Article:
This article will consolidate Druid Fortnight! I know it was a pretty niche topic, but I hope you enjoyed reading about one of the most multi-faceted character classes I’ve encountered in any gaming system. If you took away anything from this series, I hope it’s that druid is definitely worth experiencing. If you feel any desire to try the class out yourself, I highly recommend you give it a shot.

Table of Contents

For the rest of this article, I’m going to quickly cover aspects of the druid I didn’t give their own article:

1. Backgrounds

Some people really like optimizing backgrounds, I think they’re more important for roleplay flavor. If you really want advice here, imo the best thing to do is pick something that gives you proficiency with thieves’ tools and/or Stealth.

You’re already super sneaky thanks to high Dex and Wildshape forms, the final thing you need is a set of lockpicks.

Urchin has always been my favorite, doubling your travel speed in cities and giving you a pet mouse. The cheesiest background is no doubt Knight, granting you three retainers who travel with you and follow your orders. You can abuse their presence in all sorts of ways, not to mention lord other NPCs around because you’re a knight.

2. Subclasses

I think it’s pretty obvious by now that I never play anything but Moon Druid. I just can’t resist combat shapeshifting, plus immediately having access to as many different animal forms as possible. But I get that some players might want to focus on a different element of the class. And the good news is, druid doesn’t really have a bad subclass. No matter which one you pick, you’re still gonna kick ass and have a ton of options to bring to the table. If one of them’s calling to you, go for it. You won’t regret it.

3. On Multiclassing

Honestly, druids are one of the worst multiclassing candidates in the game. I wouldn’t recommend doing it. Firstly, you’re versatile enough, you don’t really need another classes’ abilities. Secondly, your Wildshape doesn’t combo with anything since it overrides your default form. Plus every dip slows down the rate at which you unlock new forms. And lastly, even a single dip prevents you from reaching one of the greatest capstones in the game, Archdruid at level 20. Infinite wildshapes is one of the most incredible buffs in the game, you essentially have infinite HP so long as nothing one-shots you. It’s worth holding out for.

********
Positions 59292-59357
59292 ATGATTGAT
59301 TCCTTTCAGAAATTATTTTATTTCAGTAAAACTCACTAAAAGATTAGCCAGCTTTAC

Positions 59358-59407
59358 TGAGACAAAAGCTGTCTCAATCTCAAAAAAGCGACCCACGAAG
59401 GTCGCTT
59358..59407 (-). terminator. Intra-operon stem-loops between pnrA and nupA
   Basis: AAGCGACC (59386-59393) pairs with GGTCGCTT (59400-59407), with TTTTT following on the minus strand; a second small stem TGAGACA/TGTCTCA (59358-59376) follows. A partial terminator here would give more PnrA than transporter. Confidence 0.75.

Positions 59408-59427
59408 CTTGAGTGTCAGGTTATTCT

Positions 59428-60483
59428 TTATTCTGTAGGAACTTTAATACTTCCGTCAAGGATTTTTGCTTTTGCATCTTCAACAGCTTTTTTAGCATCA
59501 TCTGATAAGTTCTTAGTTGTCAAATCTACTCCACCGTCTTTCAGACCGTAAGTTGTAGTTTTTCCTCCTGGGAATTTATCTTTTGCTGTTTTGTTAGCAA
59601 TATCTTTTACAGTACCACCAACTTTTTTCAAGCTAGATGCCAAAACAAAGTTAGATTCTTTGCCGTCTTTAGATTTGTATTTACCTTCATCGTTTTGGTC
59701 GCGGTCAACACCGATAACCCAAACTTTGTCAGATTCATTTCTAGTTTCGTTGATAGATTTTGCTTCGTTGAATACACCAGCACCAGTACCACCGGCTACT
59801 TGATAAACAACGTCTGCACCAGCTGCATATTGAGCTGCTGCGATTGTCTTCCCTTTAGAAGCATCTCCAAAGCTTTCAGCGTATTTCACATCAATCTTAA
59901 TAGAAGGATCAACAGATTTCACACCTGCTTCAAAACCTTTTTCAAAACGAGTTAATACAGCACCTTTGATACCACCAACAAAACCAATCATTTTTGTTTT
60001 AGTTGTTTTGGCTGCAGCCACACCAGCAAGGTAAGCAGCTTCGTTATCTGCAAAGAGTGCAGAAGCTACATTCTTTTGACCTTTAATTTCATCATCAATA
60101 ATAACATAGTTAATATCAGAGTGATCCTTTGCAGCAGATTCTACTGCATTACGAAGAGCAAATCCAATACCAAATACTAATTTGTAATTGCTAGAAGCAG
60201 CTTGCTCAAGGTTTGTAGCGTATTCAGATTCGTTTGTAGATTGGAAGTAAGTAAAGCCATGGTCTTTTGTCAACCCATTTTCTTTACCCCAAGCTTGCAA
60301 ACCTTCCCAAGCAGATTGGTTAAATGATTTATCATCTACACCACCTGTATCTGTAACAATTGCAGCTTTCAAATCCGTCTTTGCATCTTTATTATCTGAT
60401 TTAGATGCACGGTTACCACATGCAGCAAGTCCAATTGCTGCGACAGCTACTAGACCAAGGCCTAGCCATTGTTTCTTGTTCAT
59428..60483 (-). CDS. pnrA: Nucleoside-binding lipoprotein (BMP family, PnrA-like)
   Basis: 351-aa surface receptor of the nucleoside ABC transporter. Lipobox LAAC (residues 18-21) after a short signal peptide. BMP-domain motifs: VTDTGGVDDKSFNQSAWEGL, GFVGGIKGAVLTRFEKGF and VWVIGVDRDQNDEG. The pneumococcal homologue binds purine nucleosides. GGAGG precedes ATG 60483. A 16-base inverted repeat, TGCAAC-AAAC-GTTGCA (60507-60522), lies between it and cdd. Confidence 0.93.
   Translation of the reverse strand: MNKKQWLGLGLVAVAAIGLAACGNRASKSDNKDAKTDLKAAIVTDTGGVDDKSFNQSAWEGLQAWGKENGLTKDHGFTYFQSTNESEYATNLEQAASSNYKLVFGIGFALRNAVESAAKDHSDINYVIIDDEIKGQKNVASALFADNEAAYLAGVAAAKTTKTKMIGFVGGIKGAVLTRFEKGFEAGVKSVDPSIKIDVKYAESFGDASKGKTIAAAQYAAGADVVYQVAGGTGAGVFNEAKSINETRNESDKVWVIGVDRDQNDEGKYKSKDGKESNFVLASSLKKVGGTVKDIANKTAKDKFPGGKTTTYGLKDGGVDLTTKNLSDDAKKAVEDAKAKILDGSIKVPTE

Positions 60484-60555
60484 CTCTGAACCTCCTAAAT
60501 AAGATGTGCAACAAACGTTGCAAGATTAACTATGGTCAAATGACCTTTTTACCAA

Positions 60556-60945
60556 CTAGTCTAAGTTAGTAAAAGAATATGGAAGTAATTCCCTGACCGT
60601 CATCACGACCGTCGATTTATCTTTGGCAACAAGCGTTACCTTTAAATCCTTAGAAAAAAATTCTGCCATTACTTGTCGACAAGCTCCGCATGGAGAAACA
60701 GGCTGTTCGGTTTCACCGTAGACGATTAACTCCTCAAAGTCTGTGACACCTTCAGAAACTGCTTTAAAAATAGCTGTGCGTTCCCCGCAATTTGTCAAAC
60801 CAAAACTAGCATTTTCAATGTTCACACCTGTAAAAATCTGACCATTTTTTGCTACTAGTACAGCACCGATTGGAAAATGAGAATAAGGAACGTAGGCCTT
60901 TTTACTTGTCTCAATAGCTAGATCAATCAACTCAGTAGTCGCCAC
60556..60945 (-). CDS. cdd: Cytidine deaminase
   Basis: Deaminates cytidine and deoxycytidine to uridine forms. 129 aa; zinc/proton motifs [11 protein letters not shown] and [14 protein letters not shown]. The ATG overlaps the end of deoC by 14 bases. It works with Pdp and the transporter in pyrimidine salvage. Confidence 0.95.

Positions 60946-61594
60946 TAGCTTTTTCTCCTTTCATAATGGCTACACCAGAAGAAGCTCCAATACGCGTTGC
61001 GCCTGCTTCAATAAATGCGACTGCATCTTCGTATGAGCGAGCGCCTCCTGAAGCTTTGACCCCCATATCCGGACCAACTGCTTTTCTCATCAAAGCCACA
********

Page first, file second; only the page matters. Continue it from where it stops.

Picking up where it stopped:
4. On Summoning

Druids (or conjuration wizards) are the best class in the game for summoning builds. Summon beast and healing spirit come online early, and later spells like conjure animals, summon fey and conjure woodland beings only add to your beastmaster options. These animals can be used to tank damage, create party mounts, or overwhelm enemies through sheer volume of attacks. The ‘Circle of the Shepherd’ subclass massively augments this playstyle, granting magic damage and teamwide buffs for your critters.

5. Magic Items

I don’t lose sleep over these, as it’s usually the GM’s prerogative what magic items come anyone’s way. But if I somehow get the chance to weigh in, there are two magic items that are seriously worth any efforts to obtain them. The first is the Tome of Understanding, literally just a permanent +2 Wisdom. Considering you normally need to level up four times to get that opportunity, this is incredible and worth it for any druid. The second item is any Belt of Giant Strength. Strength is a dump stat for druids, so that belt’s gonna chonkify the hell out of you. But more importantly, it still works during Wildshape! Almost every beast uses Strength to calculate their damage, so this empowers your entire wildshape arsenal. Even if you’re not a Moon Druid, you now get the ability to turn into a mouse with 20+ Strength.

Which is an opportunity too hilarious to pass up

And with that, I’ll give Medic her blog back and return us to regularly-scheduled video-gaming articles. I’m glad I was able to give her a half-month off, she puts in so much work writing articles. Hope you’re all doing well, and see you later!